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Powertrain options in the U.S.

China: western vehicles help establish gasoline direct injection
The People's Republic of China will be another major market for gasoline direct injection in the future. In a few years’ time, this is where Bosch will be selling the majority of its injection systems. “In 2020, one in three newly-registered vehicles in China will be equipped with gasoline direct injection,” Bulander predicts. This growth will primarily be driven by western European automakers offering their highly efficient vehicles worldwide. But Chinese manufacturers will also be taking advantage of advanced injection technology, since the Chinese government is tightening basic requirements for all new models. New legislation stipulates that the average fuel consumption of new vehicles has to be reduced to 5 liters per 100 kilometers by 2020. Efficiency improvements on this scale are virtually unattainable without making the switch from port fuel injection to gasoline direct injection.

Japan: hybrid boom bolsters port fuel injection
Hybrid vehicles are already a widespread phenomenon in the Japanese market, with around one-quarter of new-car buyers currently choosing an electrified model. This figure is continuing to increase, even though Japanese legislators have set an emissions target of just 115g of CO2 per kilometer, which is relatively modest by international standards. A further reason for the continued dominance of port fuel injection is that, on average, the Japanese drive an average of just 5,000 kilometers a year. In addition, an extremely low-priced category of small vehicles known as K-Cars, sub-compact cars which have engine capacities no greater than 660 cm³, command a market share of up to 40 percent. Now, however, Bosch is offering a new injection system specifically designed for such small, low-cost gasoline engines. “Our systematically improved advanced PFI system makes cost-efficient port fuel injection even more efficient,” Bulander says. By using tailor-made components, it is possible to achieve fuel savings of up to 12 percent.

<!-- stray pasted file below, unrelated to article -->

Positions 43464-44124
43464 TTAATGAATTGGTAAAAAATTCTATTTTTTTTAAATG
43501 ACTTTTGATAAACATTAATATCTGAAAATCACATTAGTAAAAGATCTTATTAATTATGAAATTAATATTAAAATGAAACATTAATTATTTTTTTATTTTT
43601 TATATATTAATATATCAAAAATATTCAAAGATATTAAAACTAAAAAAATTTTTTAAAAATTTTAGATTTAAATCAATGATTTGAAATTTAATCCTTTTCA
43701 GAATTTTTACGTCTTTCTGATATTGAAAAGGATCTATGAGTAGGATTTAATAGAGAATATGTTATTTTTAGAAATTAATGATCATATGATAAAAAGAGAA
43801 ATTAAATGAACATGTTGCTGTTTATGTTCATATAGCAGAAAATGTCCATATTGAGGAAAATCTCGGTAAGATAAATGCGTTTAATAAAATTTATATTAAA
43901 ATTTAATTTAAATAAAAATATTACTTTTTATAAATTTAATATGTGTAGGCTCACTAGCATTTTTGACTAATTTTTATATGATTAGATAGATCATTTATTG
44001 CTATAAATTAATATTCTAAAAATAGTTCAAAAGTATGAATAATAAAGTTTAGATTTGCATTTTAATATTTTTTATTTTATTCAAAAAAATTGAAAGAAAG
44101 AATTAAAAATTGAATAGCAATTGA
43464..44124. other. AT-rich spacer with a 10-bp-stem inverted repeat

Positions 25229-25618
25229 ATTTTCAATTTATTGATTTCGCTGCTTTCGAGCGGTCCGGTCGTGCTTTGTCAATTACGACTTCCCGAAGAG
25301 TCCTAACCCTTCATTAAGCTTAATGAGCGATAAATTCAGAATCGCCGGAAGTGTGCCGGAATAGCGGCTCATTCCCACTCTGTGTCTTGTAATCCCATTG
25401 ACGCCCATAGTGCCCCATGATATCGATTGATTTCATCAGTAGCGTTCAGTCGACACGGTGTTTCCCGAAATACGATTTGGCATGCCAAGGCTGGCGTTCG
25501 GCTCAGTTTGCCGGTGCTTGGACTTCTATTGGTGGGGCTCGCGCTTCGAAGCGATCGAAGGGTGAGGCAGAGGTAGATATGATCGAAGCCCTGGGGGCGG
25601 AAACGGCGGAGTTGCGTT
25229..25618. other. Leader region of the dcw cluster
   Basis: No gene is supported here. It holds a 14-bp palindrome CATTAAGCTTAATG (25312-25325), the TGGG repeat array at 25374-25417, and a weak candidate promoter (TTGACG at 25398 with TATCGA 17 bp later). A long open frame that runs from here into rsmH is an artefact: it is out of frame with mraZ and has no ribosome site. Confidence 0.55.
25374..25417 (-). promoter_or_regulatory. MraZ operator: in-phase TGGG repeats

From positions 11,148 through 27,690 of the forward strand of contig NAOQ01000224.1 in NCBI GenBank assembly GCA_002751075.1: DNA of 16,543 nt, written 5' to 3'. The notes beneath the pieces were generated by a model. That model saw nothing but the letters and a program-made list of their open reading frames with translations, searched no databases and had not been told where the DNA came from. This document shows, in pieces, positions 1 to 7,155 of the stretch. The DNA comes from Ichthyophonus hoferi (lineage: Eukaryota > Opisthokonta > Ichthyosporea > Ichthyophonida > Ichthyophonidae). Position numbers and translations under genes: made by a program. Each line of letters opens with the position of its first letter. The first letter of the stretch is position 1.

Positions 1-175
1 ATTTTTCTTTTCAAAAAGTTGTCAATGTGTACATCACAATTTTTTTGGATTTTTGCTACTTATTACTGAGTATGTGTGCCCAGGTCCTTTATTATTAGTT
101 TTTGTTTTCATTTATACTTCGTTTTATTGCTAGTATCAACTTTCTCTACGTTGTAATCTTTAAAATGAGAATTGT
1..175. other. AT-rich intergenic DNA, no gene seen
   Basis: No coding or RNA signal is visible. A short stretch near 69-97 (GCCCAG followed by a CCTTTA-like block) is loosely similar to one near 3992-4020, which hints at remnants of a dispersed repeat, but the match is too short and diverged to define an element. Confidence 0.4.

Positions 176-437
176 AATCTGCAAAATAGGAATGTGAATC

South America: first direct injection of ethanol
Flex fuel engines that can run on pure ethanol or a mixture of ethanol and gasoline are widespread in Brazil, where port fuel injection continues to be the dominant technology. Bosch has successfully developed ways of enabling its systems to be used in combination with direct injection as well. Even when alcohol is being injected instead of gasoline, the key benefit remains the same, with optimum mixture preparation once again enabling a reduction in fuel consumption of around 15 percent.